She added: “Any changes to the current system would have to meet the needs both of parents and of government. The right and proper outcome of Ofsted’s work is a better education system for our children.

“To that end, we aim to do good as we go – and to make inspections as collaborative and constructive as we can. We will keep our focus on how inspections feel for school staff and on how we can further improve the way we work with schools.

“I am always pleased when we hear from schools that their inspection ‘felt done with, not done to’. That is the kind of feedback I want to hear in every case. As teachers, school leaders and inspectors, we all work together in the best interests of children – and I’m sure that principle will frame all discussions about the future of inspection.”

Hide Ad
Hide Ad
Ruth Perry was the headteacher at Caversham Primary School (Photo: Brighter Futures for Children)Ruth Perry was the headteacher at Caversham Primary School (Photo: Brighter Futures for Children)
Ruth Perry was the headteacher at Caversham Primary School (Photo: Brighter Futures for Children) | Brighter Futures for Children

‘A terrible mistake’

Rebecca Leek, executive director of Suffolk Primary Headteachers’ Association, disagreed with Ms Spielman’s claims that inspectors always aim to carry out work out with sensitivity and professionalism, stating that the experiences of school leaders “are to the contrary”.

Meanwhile, the National Association of Head Teachers union branded the decision not to pause inspections as “a terrible mistake” which “serves to reinforce the view that Ofsted is tin-eared and shows scant regard for the wellbeing of school leaders”.

Paul Whiteman, general secretary, said “warm words and sympathy” are welcome but are not enough. He argues that this should be a “watershed moment” for “a completely new approach to school inspection”.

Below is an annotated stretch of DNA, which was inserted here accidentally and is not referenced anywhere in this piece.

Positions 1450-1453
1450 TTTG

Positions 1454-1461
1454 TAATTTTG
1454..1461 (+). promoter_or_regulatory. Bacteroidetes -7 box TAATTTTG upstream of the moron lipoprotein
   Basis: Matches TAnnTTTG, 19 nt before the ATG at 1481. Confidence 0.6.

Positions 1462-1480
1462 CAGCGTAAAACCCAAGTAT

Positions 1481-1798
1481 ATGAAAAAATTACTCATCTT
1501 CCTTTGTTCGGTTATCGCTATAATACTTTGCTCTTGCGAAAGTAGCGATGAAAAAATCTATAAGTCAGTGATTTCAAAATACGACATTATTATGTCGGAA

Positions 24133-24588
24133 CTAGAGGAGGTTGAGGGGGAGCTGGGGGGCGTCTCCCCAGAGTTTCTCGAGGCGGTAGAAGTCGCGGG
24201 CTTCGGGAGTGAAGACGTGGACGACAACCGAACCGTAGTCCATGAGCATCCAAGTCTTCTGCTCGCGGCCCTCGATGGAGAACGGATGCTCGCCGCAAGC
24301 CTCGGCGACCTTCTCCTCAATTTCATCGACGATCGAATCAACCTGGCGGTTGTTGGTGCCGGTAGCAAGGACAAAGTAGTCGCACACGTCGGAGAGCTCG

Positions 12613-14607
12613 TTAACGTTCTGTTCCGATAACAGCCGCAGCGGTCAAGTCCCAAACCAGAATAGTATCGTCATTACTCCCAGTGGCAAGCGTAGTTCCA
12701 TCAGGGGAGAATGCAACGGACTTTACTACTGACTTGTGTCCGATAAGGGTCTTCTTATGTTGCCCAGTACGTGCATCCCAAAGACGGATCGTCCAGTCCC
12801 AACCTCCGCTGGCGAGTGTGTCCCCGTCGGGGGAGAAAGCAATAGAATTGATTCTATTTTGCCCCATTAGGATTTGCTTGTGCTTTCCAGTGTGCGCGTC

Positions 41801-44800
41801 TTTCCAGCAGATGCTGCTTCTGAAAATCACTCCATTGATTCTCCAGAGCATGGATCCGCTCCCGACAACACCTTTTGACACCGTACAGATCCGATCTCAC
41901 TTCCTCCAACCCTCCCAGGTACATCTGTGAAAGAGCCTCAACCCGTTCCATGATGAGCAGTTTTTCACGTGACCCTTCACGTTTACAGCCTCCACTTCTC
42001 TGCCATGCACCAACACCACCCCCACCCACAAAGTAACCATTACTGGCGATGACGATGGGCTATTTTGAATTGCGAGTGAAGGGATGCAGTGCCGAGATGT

He added: “School leaders want to see tangible actions being taken to reduce the intolerable pressure that the current inspection regime places on everyone in schools, and they want to see those actions now. We are not against inspection per se, we simply believe that a fairer, more humane approach is possible. We also believe parents would support a new approach.”

Hide Ad
Hide Ad
People attend a vigil for Ruth Perry outside the offices of Ofsted in Victoria, central London (Photo: PA)People attend a vigil for Ruth Perry outside the offices of Ofsted in Victoria, central London (Photo: PA)
People attend a vigil for Ruth Perry outside the offices of Ofsted in Victoria, central London (Photo: PA) | PA

The National Education Union said replacing Ofsted with a new agency “would be good for children”, and argued that having a motivated workforce is in the best interests of children.

Elsewhere, the Association of School and College Leaders (ASCL) said the union has asked Ofsted to pause inspections rather than halt them entirely, calling it “a very moderate request”.

It comes after schools have been removing logos and references to Ofsted ratings from their websites in a mark of solidarity with Ms Perry this week. Headteachers have also said they plan to stage peaceful protests, including wearing black clothing and armbands and displaying photographs of Ms Perry around the school, when Ofsted inspections take place.

For those struggling, there are a variety of places which offer help and support. Anyone can contact Samaritans for free at any time from any phone on 116 123, even a mobile without credit. This number won’t show up on your phone bill. Or you can email [email protected] or visit theSamaritans website.

Comment Guidelines

National World encourages reader discussion on our stories. User feedback, insights and back-and-forth exchanges add a rich layer of context to reporting. Please review our Community Guidelines before commenting.